The 35th Infantry Regiment Association salutes our fallen brother, 1LT David Keith Chahoc, who died in the service of his country on September 27th, 1968 in Quang Duc Province, Vietnam. The cause of death was listed as Small Arms/AW. At the time of his death David was 21 years of age. He was from Lakewood, Ohio. David is honored on the Vietnam Veterans Memorial at Panel 42W, Line 27.
The decorations earned by 1LT David Keith Chahoc include: the Combat Infantryman Badge, the Bronze Star with V, the Purple Heart, the National Defense Service Medal, the Vietnam Service Medal, the Vietnam Campaign Medal and the Vietnam Cross of Gallantry with Palm Unit Citation.
David is buried in the Holy Cross Cemetery in Cleveland, OH.
On October 3, 1968 the Cleveland (Ohio) Press reported the deaths of 5 area men in Vietnam. 2 of these men were Cacti. One was Spec 4 Joseph G. Ambrosio. The other was:
"Lt. David Keith Chahoc, 21, son of Mr. And Mrs. Clarence C. Chahoc, 1570 Highland Ave. Lakewood.
"Lt Chahoc, known by his middle name, Keith, was drafted in October, 1966, and won his commission at Officer Candidate School. He volunteered for Ranger Training and left for Vietnam Sept. 10.
His Father said that he had not been assigned to a command but was accompanying combat units for observation.
"He was killed last Friday on combat operations during a fire fight, according to the official message.
One of his last acts before leaving for Vietnam was to register to vote. His mother said: "he heard a lot about Vietnam, he read a lot about it, and he wanted to know whether our effort was worth it."
His father added: "He wasn't there long enough to find out."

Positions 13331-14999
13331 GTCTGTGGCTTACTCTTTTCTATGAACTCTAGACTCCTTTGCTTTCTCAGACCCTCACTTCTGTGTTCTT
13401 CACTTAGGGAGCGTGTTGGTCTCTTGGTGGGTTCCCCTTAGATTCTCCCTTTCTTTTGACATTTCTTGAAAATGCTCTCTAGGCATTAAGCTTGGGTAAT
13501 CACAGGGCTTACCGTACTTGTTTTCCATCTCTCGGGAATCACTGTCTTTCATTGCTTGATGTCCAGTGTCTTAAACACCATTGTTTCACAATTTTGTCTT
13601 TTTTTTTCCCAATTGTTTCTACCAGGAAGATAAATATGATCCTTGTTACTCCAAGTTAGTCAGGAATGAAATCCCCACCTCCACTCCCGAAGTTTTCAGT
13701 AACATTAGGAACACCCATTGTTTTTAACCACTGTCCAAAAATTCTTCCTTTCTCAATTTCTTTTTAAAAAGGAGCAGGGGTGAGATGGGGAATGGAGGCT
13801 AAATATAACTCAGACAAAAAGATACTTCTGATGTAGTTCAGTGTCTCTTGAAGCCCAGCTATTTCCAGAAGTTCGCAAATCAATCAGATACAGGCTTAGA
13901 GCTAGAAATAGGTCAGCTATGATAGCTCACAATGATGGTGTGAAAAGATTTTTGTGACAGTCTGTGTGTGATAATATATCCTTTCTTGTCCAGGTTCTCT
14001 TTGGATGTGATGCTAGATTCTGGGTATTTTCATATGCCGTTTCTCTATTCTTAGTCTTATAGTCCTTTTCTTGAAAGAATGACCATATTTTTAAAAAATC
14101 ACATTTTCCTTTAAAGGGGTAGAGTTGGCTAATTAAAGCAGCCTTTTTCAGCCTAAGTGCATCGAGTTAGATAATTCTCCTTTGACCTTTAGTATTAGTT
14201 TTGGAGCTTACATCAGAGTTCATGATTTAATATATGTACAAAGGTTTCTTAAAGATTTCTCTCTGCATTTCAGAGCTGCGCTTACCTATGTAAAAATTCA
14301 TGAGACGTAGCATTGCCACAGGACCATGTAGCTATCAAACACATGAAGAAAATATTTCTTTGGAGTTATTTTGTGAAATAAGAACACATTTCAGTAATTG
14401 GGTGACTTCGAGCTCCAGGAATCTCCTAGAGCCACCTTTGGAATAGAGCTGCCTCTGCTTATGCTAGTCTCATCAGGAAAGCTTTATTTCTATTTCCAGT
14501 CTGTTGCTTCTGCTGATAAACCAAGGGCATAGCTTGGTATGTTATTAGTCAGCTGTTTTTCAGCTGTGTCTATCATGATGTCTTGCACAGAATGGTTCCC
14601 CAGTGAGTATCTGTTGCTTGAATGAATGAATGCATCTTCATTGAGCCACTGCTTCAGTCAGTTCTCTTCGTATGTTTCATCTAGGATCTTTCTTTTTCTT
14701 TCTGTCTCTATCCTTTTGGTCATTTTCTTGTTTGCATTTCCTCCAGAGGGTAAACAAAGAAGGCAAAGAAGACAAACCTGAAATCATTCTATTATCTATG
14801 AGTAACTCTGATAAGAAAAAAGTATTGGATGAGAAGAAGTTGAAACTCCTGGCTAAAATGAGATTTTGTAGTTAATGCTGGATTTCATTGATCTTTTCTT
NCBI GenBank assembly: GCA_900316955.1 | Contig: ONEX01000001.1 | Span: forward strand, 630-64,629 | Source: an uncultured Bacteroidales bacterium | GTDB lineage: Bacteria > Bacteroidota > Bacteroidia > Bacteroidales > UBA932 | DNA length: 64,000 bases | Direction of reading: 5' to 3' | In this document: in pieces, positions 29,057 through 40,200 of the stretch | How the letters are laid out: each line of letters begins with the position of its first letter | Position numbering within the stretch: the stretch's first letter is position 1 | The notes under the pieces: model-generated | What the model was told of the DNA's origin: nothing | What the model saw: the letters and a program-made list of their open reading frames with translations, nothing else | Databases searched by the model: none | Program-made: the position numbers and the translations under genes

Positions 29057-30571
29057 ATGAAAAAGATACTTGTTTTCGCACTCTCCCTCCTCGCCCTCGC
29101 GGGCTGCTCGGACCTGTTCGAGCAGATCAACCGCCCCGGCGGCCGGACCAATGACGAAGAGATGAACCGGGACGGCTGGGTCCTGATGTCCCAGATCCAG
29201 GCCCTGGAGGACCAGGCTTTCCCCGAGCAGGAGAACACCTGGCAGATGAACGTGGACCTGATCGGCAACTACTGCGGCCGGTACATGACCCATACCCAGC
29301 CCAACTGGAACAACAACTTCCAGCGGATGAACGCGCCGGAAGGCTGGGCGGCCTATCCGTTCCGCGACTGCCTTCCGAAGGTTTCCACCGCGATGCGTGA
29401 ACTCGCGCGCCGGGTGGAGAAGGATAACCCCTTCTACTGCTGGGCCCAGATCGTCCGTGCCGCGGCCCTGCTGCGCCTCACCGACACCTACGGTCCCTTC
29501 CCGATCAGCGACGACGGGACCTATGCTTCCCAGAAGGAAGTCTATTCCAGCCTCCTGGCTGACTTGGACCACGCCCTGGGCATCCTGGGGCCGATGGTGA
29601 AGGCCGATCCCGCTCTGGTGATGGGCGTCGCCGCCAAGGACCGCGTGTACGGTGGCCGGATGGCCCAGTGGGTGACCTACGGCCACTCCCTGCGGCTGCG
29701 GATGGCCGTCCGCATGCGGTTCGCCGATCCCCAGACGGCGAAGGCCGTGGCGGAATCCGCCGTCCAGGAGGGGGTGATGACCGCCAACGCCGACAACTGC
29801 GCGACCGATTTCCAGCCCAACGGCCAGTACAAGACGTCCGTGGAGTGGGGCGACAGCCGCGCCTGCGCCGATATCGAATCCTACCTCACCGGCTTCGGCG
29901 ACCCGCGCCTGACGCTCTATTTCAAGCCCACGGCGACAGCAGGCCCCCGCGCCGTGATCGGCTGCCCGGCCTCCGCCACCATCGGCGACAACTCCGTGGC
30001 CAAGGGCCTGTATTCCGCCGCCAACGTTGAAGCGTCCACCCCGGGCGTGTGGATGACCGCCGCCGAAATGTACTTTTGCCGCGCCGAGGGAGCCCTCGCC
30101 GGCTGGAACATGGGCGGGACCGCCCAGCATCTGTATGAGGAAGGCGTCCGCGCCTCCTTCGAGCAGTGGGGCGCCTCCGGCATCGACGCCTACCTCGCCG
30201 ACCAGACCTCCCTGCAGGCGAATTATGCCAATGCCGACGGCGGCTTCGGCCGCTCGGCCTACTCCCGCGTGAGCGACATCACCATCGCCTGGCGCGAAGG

Two brothers and a sister also survive him.
(His BSV Citation)
General Orders 6026 Award of The Bronze Star Medal for Heroism, 4th Division, 21 November 1968
For heroism in connection with military operations against an armed hostile force in the Republic of Vietnam. First Lieutenant Chahoc distinguished himself while serving as a Platoon Leader with A, 2/35th Infantry. On 27 September 1968, Lieutenant Chahoc's listening and observation patrol was in the rugged mountainous terrain southeast of Duc Lap, proceeding towards the area in which they planned to establish the listening and observation post when they discovered a well-camouflaged enemy bunker complex. The team was immobilized by an initial volley of enemy fire but Lieutenant Chahoc rapidly directed effective counter-fire, moved his men into a defensive perimeter, and called for the support of the company. Although the patrol's position was assaulted several times, through the outstanding leadership of Lieutenant Chahoc the enemy was repulsed. Shortly before the company arrived, the enemy began throwing numerous grenades at the patrol's posItion and Lieutenant Chahoc was mortally wounded. Lieutenant Chahoc's personal bravery, determination, and exemplary devotion to duty are in keeping with the highest traditions of the military service and reflect great credit upon himself, his unit, and the United States Army.